One thing that you will never see me do is blame anyone but myself for my medical conditions. So many people these days spend their lives blaming everyone but themselves for the condition that they are in.
Only one person has that responsibility and blame and that person is you.

Your Physical And Mental Health Count

“Never discredit your gut instinct. You are not paranoid. Your body can pick up on bad vibrations. If something deep inside of you says something is not right about a person or situation, trust it.”-Anonymous

I’ve had a great deal of time since 12/26/19 to think about my new situation and how it has changed my life. An overhaul of my diet, including the total elimination of sugar and fried foods, has changed my physical outlook on life.

Your mental well being, however, is something that they don’t really talk about. When I was in the hospital I got tons of information about the physical side of my recovery. In a small side note on one of the pages, it did mention something about seeking help if you needed it, but that was about it. I did have a colleague who asked me about my mental state commenting that her husband had been depressed after he had his heart attack.

I, however, never felt depressed. Instead, I almost felt reborn as if I had been given a second chance at life. If you think about it, since my odds of surviving open-heart surgery were slim, I really have been given a second chance. I honestly could not think of a reason to wallow in self-pity, instead, I chose to tackle my new life head-on.

Is it sometimes difficult to stay motivated? Of course it is. I would be lying to you if I said it wasn’t. But at the end of the day, I’m only 55 and I am hoping that I still have some good years left in me before I venture to the great beyond.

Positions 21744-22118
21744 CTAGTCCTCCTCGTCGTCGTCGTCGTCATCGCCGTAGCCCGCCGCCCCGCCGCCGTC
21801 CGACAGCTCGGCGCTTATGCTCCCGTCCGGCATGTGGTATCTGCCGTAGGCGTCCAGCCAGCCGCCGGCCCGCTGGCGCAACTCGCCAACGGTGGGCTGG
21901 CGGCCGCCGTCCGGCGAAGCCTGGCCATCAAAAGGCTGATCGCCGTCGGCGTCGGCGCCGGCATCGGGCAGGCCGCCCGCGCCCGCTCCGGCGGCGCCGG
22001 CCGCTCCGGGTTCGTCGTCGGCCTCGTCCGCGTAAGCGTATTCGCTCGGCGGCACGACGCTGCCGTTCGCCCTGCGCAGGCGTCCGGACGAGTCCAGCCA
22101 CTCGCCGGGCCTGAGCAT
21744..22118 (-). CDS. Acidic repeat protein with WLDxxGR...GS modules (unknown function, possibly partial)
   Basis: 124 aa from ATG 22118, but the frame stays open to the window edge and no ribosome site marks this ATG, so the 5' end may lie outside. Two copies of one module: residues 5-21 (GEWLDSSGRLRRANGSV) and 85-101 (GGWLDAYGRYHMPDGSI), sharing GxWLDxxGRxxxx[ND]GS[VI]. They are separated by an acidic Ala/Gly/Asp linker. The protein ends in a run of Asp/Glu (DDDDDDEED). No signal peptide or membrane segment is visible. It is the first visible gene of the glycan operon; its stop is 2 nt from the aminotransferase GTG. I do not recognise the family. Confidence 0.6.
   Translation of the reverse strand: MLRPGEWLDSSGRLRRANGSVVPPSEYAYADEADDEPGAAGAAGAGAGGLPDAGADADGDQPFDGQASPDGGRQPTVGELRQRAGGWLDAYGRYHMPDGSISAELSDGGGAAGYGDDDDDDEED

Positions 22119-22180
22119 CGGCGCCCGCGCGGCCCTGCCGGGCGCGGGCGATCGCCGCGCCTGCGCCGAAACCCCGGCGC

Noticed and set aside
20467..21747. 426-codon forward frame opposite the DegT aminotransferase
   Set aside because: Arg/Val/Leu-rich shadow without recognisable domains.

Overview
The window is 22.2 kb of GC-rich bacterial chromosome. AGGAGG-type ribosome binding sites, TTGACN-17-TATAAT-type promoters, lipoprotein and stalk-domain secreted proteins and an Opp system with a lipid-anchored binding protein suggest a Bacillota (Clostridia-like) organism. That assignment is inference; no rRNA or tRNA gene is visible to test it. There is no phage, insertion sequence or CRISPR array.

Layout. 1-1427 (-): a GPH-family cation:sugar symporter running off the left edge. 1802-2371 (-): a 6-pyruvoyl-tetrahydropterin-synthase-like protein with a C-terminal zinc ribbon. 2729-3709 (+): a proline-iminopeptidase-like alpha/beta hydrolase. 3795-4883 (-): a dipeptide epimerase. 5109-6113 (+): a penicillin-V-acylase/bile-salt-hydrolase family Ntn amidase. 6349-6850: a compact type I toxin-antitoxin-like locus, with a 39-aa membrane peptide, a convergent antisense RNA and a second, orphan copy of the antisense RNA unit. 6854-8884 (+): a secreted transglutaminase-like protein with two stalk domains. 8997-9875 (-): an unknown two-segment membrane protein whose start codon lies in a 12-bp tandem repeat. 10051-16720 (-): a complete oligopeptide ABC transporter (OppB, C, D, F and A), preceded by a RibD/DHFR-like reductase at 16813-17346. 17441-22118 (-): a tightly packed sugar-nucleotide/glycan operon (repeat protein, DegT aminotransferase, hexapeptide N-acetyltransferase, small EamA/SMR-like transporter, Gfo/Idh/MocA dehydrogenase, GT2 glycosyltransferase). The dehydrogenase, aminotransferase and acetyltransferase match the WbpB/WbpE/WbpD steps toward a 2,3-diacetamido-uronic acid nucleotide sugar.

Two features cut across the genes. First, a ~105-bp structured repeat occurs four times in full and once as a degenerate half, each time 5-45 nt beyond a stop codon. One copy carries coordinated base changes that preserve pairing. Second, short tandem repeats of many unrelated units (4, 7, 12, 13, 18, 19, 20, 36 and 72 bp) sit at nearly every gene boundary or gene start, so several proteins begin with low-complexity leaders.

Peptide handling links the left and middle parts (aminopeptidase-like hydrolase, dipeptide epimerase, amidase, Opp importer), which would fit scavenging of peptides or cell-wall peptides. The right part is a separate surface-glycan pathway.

They say that up to 20% of heart attack survivors suffer from depression. What do I wish I had been told prior to leaving the hospital? Here is a shortlist that I got from the Cleveland Clinic.

  • Your negative feelings, such as low mood or lack of experiencing pleasure, persist daily for 2 weeks or more.
  • You find it increasingly difficult to participate in your recovery from heart disease. It is not uncommon for patients participating in cardiac rehabilitation to experience emotional difficulties during their physical recovery. A lack of mental drive or motivation, as well as a lack of confidence may indicate that depression has settled in.
  • You have significant difficulty with your daily routine, social activities and/or work.
  • You don’t have anyone in whom you can confide. If you don’t have anyone to share your thoughts with, it’s hard to know if what you’re thinking makes sense. Depression also has a tendency to make people more withdrawn and isolated, making it harder to receive social support during difficult times.
  • You have suicidal thoughts or feelings. Suicide is an irreversible solution to problems and causes permanent harm not only to yourself, but also to family members and friends. If you are having thoughts of suicide, call your physician or local 24-hour suicide hotline right away, or go to the nearest emergency room for help.

The most important thing is to remember that if you have survived a heart attack you have been given a second chance. Fight every day to improve both your physical and mental health so you can enjoy every day.

HAPPY HIKING!!!